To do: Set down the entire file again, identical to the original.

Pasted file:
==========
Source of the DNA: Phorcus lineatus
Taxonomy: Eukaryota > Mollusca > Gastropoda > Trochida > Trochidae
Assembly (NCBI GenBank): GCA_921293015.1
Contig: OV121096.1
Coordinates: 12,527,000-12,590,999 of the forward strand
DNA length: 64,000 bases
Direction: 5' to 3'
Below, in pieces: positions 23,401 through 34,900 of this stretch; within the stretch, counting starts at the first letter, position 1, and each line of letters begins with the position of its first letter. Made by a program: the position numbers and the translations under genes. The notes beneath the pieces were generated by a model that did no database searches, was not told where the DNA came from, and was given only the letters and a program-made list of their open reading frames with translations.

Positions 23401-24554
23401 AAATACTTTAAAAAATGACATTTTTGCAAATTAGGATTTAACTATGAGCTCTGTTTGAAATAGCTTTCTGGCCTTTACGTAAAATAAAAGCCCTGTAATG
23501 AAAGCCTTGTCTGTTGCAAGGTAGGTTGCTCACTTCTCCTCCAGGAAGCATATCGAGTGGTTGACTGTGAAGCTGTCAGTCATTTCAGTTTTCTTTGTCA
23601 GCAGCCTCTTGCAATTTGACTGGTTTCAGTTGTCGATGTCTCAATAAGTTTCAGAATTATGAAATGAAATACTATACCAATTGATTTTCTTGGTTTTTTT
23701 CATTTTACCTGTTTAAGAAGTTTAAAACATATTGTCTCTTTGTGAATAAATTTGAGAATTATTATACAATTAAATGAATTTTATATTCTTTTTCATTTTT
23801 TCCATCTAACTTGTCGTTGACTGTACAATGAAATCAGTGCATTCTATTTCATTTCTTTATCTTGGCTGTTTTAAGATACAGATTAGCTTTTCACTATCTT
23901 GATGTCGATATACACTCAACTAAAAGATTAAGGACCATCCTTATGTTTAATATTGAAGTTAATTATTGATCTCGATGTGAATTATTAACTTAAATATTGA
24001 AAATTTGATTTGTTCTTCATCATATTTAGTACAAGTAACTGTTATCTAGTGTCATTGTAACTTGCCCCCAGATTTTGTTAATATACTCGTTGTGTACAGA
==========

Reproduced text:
Source of the DNA: Phorcus lineatus
Taxonomy: Eukaryota > Mollusca > Gastropoda > Trochida > Trochidae
Assembly (NCBI GenBank): GCA_921293015.1
Contig: OV121096.1
Coordinates: 12,527,000-12,590,999 of the forward strand
DNA length: 64,000 bases
Direction: 5' to 3'
Below, in pieces: positions 23,401 through 34,900 of this stretch; within the stretch, counting starts at the first letter, position 1, and each line of letters begins with the position of its first letter. Made by a program: the position numbers and the translations under genes. The notes beneath the pieces were generated by a model that did no database searches, was not told where the DNA came from, and was given only the letters and a program-made list of their open reading frames with translations.

Positions 23401-24554
23401 AAATACTTTAAAAAATGACATTTTTGCAAATTAGGATTTAACTATGAGCTCTGTTTGAAATAGCTTTCTGGCCTTTACGTAAAATAAAAGCCCTGTAATG
23501 AAAGCCTTGTCTGTTGCAAGGTAGGTTGCTCACTTCTCCTCCAGGAAGCATATCGAGTGGTTGACTGTGAAGCTGTCAGTCATTTCAGTTTTCTTTGTCA
23601 GCAGCCTCTTGCAATTTGACTGGTTTCAGTTGTCGATGTCTCAATAAGTTTCAGAATTATGAAATGAAATACTATACCAATTGATTTTCTTGGTTTTTTT
23701 CATTTTACCTGTTTAAGAAGTTTAAAACATATTGTCTCTTTGTGAATAAATTTGAGAATTATTATACAATTAAATGAATTTTATATTCTTTTTCATTTTT
23801 TCCATCTAACTTGTCGTTGACTGTACAATGAAATCAGTGCATTCTATTTCATTTCTTTATCTTGGCTGTTTTAAGATACAGATTAGCTTTTCACTATCTT
23901 GATGTCGATATACACTCAACTAAAAGATTAAGGACCATCCTTATGTTTAATATTGAAGTTAATTATTGATCTCGATGTGAATTATTAACTTAAATATTGA
24001 AAATTTGATTTGTTCTTCATCATATTTAGTACAAGTAACTGTTATCTAGTGTCATTGTAACTTGCCCCCAGATTTTGTTAATATACTCGTTGTGTACAGA